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11 INTRODUCTION (IPY ) Outreach and Education” held at the University global system. In addition, as IPY was ramping up of Colorado, to develop a plan for achieving IPY goals from 2004 to 2006, many members of the public, hear- for education, outreach, and communication (CIRES ing of changes in the poles and other regions, began and NOAA, 2005). to take the issue of climate change more seriously. As an example, in 2007 the Intergovernmental Panel on Climate Change and Al Gore received the Nobel CONTEXT IN WHICH IPY TOOK PLACE Peace Prize for raising concern about climate change. Polar research scientists who saw the potential in This increase in awareness of climate change was not organizing another “international year” at a time of sustained, however. Around 2006, public opinion began great planetary change were likely the biggest driver to shift and concern about global warming waned. In behind IPY. They realized that as global temperatures the next several years, more than 40 percent of the have risen (Figure 1.1), the poles are changing first and American public grew to feel that the seriousness of fastest and there was the need for a major campaign global warming was exaggerated (Figure 1.2). Also to increase the capacity to assess and understand the during this period before IPY, the U.S. government changes (Albert, 2004). signed but did not ratify the Kyoto Protocol. IPY thus The authors of the Arctic Climate Impacts Assess- came at a time in the United States of growing political ment: Scientific Report (ACIA, 2005) also laid out a tension regarding climate change. multifaceted perspective, projecting changes in every sector from sea ice and glaciers to reindeer foraging. WHAT DID IPY ACCOMPLISH? The projected summer opening of the Arctic Ocean raised awareness of increased access to resources and IPY took place at a crucial time for polar and global potential economic and boundary disputes. The science climate change and helped to deliver the message that community knew, too, that technology had changed what happens at the poles affects all life on Earth. dramatically in the 50 years since the IGY and offered Many activities involved international contributors, and rich opportunities such as satellite and airborne remote many emphasized societal implications, a new focus sensing and genetic sequencing (Carlson, 2011). that included educational facets and ways to inform During the IPY planning stages, the greater sci- policy decisions. IPY garnered substantial support from entific community began to view the poles as both science educators and enhanced interest from the pub- a harbinger of change and a key component in the lic. From outreach activities that engaged the general 0.6 NASA Goddard Institute for Space Studies Met Office Hadley Centre/Climatic Research Unit 0.4 NOAA National Climatic Data Center Japanese Meteorological Agency Temperature Anomaly (˚C) 0.2 0 -0.2 FIGURE 1.1 Global surface tem- perature from historical records, including dates of previous Inter- -0.4 national Polar Years (IPYs) and IPY 1882-1883 IPY 1932-1933 IGY 1957-1958 IPY 2007-2008 the International Geophysical -0.6 Year (IGY) SOURCE: Adapted 1880 1900 1920 1940 1960 1980 2000 from NASA Earth Observatory/ Year Robert Simmon.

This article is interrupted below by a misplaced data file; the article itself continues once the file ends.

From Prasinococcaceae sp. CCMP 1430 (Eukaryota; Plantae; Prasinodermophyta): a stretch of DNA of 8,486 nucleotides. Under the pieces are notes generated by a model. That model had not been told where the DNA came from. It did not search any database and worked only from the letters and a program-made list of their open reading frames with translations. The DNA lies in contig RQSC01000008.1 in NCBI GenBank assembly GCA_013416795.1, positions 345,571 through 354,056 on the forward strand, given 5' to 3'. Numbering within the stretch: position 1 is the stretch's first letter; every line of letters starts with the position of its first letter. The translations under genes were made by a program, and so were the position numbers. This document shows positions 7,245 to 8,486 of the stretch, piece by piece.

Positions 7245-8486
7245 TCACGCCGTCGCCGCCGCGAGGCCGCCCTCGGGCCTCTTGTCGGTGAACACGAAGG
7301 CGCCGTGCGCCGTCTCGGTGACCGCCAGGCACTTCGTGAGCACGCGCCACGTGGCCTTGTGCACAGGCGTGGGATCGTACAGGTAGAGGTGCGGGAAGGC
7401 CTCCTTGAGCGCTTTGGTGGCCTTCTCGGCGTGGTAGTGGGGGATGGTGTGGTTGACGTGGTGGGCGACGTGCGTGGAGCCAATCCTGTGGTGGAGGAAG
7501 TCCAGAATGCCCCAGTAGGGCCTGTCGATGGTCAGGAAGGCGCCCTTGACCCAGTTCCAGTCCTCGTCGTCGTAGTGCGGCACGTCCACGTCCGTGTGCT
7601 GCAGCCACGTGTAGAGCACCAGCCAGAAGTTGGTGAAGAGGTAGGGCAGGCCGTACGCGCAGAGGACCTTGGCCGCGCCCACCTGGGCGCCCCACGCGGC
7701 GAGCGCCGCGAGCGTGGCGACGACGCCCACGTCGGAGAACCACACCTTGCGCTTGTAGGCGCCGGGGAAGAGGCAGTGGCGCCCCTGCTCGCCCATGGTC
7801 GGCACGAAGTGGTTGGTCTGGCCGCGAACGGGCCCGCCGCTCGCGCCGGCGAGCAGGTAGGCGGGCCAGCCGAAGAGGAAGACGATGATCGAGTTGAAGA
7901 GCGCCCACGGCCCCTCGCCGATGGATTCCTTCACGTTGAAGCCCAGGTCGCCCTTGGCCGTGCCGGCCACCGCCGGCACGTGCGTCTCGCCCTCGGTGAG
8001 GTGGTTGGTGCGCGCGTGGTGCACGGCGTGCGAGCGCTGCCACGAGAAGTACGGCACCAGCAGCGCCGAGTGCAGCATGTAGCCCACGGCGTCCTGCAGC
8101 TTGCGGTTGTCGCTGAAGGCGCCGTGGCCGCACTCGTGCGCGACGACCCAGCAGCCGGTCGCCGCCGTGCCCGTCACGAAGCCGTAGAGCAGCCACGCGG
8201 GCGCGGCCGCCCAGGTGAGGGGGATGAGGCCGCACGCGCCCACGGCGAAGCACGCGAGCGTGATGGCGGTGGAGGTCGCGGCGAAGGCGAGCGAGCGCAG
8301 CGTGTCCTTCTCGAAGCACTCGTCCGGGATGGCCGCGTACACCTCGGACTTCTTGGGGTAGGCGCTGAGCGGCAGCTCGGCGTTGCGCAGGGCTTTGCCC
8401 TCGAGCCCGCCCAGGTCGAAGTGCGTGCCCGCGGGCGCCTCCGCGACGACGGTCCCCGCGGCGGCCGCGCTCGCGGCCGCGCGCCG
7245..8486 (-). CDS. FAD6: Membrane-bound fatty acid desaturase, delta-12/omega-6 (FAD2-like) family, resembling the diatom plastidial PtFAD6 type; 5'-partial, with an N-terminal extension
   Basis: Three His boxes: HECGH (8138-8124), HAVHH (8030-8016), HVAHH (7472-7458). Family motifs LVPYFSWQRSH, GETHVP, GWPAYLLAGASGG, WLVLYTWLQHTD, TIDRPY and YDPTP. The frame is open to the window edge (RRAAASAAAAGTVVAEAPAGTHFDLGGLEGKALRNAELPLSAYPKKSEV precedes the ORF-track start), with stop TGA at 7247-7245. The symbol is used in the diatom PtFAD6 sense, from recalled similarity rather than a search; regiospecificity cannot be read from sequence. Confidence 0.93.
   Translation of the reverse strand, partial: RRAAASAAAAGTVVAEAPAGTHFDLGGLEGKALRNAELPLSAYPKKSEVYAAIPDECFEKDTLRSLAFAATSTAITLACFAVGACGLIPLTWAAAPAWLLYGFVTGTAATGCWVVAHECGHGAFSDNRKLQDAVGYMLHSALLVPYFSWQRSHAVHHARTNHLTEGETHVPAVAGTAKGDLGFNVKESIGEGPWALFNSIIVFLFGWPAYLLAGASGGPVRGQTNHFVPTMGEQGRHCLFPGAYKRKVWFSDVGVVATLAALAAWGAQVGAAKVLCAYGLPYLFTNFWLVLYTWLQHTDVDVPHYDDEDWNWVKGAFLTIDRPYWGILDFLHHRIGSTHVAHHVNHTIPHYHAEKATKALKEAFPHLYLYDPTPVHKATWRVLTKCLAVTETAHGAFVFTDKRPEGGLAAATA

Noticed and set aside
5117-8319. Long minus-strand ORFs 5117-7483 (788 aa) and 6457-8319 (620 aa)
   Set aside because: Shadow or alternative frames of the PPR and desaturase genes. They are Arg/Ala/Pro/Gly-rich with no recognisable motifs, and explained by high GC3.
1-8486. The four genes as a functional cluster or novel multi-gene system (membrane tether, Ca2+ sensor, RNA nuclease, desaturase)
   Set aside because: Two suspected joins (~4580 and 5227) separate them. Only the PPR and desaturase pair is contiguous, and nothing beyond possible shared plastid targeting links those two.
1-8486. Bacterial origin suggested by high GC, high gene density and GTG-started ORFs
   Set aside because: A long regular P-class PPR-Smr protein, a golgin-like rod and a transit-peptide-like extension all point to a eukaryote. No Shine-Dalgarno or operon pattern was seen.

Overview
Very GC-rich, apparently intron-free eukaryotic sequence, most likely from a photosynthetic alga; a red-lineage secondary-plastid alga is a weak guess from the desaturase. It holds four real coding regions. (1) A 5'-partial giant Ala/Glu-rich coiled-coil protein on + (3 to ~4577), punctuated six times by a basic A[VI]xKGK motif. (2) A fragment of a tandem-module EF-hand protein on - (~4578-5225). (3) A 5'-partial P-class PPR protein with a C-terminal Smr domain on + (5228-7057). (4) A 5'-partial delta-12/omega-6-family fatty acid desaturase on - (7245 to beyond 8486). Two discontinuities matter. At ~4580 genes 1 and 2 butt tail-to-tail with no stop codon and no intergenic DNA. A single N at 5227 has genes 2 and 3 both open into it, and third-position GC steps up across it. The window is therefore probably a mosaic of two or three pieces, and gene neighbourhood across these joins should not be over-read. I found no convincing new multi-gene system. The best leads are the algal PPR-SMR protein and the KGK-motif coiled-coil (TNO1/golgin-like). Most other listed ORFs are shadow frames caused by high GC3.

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12 LESSONS AND LEGACIES OF INTERNATIONAL POLAR YEAR 2007-2008 FIGURE 1.2 Shifting public opinion on global warming. Opinion polling in America suggests how people became more sure that climate scientists believed in global warming over the period 1998-2006, but more recently that level has declined for a variety of reasons, including the state of the economy, shifting media attention, and other factors (Leiserowitz et al., in press). The question asked which one of the following statements do you think is most accurate—most scientists believe that global warming is occurring, most scientists believe that global warming is not occurring, or most scientists are unsure about whether global warming is occurring or not? SOURCE: Gallup. public to collaborative studies with indigenous people geophysics, space physics) further than they had gone before. While IPY 2007-2008 retained that spirit, at and projects that brought together researchers from a fundamental level its aim was toward integrating the multiple disciplines and many nations, the legacies of poles and polar systems to the rest of a changing world. IPY are larger than its scientific results. D uring IPY a major transformation occurred in I PY planning and implementation comprised the perception of the poles—from the 20th century existing and enhanced scientific projects and programs image of them as icy, white, pristine, and uninhabited as well as new initiatives, all of which fed into each landscapes to a recognition that the poles are key, other. This analysis of U.S. IPY lessons and legacies interconnected components of the Earth system and therefore encompasses the period from 2006 to 2009 bellwethers of change, and they are thus of direct rel- because all related activities, whether ongoing or newly evance to the entire globe. Among other views shared launched, were directly or indirectly affected by the with the committee, scientific researcher Ted Scambos fact that IPY was under way. Research and education (University of Colorado’s National Snow and Ice Data activities that began before IPY and continued during Center) offered his perceptions of the impacts of IPY: it provided a foundation of established research. They also benefited from IPY because they were integrated International Polar Year 2007-2008 represents the into research meetings and education and outreach culmination of a transition in the way humanity views activities, often with media attention. the polar regions of Earth. What was once remote and Other U.S. gains from IPY included significant inaccessible, romantic, and challenging, is now seen as an integral part of a changing planet. This change in advances in the ways U.S. science is carried out in the perception extended beyond scientists to policymakers polar regions. Scientists in the United States already and the public, and in large part is attributable to IPY. had many international connections, and the U.S. IPY The previous IPYs were about exploration, and push- program clearly benefited from and built on these ing fledging aspects of science (geography, geology, collaborations.